Guthrie

THE INDEPENDENCE OF THE GOOD FROM PLEASURE PROVED BY THE TEMPERATE MAN.

29. Supposing then that the pleasure does not accompany the good, but that anterior to pleasure there have existed something which would have naturally given rise to it (because of its goodness); why then might not the good be considered lovable? But the mere assertion that good is lovable, already implies that it is accompanied by pleasure. But supposing now that the good could exist without being lovable (and consequently not accompanied by pleasure). In that case, even in presence of the good, the being that possesses sensibility will not know that the good is present. What would however hinder a being from knowing the presence of the good without feeling any emotion at its possession, which would exactly represent the case of the temperate man who lacks nothing? The result would be that pleasure could not be suitable to the First (being), not only because He is simple, but also because pleasure results from the acquisition of what is lacking (and the First lacks nothing, therefore could not feel pleasure).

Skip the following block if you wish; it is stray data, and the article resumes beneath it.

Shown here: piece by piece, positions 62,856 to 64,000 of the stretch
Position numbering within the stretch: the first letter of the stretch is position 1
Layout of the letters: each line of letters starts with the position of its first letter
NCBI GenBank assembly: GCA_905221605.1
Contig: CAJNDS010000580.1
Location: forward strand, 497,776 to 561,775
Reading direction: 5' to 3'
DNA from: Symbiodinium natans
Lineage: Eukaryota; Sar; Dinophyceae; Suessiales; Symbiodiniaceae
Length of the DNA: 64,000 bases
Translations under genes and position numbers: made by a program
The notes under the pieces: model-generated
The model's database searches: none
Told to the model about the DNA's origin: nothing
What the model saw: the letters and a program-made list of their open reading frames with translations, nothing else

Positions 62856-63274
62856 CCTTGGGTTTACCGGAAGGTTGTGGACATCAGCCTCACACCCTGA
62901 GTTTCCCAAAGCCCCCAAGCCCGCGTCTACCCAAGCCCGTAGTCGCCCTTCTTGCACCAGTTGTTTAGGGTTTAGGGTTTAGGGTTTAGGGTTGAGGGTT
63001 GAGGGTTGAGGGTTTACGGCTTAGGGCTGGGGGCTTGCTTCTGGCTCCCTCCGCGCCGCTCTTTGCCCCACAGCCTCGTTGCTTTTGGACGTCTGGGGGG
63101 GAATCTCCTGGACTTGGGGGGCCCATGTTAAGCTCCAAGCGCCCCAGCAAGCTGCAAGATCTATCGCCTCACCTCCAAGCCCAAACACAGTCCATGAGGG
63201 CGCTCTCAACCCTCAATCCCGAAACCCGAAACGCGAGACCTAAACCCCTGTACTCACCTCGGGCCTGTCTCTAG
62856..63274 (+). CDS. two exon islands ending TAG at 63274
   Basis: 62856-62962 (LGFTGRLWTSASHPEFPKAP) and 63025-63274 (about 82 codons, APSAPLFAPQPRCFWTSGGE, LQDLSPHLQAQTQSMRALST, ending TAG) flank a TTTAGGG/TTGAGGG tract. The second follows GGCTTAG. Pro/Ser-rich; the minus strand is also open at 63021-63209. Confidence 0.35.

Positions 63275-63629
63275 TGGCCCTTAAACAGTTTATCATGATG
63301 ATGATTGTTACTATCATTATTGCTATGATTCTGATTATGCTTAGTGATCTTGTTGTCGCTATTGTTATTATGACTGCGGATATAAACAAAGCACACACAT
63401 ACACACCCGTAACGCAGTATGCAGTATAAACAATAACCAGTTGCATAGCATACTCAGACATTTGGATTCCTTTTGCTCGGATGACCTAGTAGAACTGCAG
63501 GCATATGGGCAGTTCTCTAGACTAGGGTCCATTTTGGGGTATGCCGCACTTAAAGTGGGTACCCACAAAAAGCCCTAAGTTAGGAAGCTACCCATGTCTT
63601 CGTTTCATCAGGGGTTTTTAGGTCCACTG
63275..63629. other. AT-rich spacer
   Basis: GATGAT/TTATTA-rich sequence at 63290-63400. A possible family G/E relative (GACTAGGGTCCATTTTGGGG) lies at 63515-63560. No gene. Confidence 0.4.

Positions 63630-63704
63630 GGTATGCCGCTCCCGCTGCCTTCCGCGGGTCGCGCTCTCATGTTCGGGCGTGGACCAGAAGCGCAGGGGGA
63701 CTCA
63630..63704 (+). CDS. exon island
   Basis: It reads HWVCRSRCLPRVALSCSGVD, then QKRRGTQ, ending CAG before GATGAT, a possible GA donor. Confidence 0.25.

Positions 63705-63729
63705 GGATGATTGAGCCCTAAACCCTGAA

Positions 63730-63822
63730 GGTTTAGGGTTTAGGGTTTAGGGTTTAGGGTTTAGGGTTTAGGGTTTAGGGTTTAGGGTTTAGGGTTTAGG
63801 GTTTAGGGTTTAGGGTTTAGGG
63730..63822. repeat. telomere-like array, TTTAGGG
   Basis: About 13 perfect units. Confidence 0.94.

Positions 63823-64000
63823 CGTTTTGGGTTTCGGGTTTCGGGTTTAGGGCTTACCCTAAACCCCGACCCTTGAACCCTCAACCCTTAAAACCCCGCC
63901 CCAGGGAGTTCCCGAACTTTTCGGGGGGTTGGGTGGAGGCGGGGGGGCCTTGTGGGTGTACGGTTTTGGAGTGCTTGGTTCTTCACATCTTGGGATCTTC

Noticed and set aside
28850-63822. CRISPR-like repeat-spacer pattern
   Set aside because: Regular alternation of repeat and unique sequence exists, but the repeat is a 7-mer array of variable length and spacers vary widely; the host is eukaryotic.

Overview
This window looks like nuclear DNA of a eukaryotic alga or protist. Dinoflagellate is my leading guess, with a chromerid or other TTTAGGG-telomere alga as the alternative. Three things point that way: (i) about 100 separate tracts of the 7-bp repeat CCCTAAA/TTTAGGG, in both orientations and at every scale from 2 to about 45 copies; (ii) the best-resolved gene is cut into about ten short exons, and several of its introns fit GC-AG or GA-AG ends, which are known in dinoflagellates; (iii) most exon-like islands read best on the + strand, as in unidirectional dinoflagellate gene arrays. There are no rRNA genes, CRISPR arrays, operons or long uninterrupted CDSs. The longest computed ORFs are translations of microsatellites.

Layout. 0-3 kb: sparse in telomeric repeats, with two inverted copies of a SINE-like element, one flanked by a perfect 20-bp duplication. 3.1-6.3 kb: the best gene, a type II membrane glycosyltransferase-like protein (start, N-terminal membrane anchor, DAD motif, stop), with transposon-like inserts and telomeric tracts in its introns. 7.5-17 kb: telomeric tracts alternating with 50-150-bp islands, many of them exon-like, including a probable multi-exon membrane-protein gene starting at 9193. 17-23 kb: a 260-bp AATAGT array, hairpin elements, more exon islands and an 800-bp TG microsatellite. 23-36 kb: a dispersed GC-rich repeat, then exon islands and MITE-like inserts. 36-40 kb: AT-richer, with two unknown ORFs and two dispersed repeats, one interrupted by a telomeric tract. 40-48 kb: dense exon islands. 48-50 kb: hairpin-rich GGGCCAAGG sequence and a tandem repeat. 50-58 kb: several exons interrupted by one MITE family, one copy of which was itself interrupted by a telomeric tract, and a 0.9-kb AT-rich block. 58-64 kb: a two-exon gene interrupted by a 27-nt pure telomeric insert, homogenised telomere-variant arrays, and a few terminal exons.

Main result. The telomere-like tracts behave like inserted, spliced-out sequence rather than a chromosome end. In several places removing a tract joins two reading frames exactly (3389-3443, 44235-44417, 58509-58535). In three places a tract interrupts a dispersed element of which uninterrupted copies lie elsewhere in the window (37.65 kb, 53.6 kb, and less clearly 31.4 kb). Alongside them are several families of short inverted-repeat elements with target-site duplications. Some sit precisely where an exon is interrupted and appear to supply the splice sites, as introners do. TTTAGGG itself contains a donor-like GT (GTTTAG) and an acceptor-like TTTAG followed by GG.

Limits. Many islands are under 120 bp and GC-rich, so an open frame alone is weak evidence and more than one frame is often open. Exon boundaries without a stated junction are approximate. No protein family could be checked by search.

EVEN SCORN OF LIFE IMPLIES THE EXISTENCE OF THE GOOD.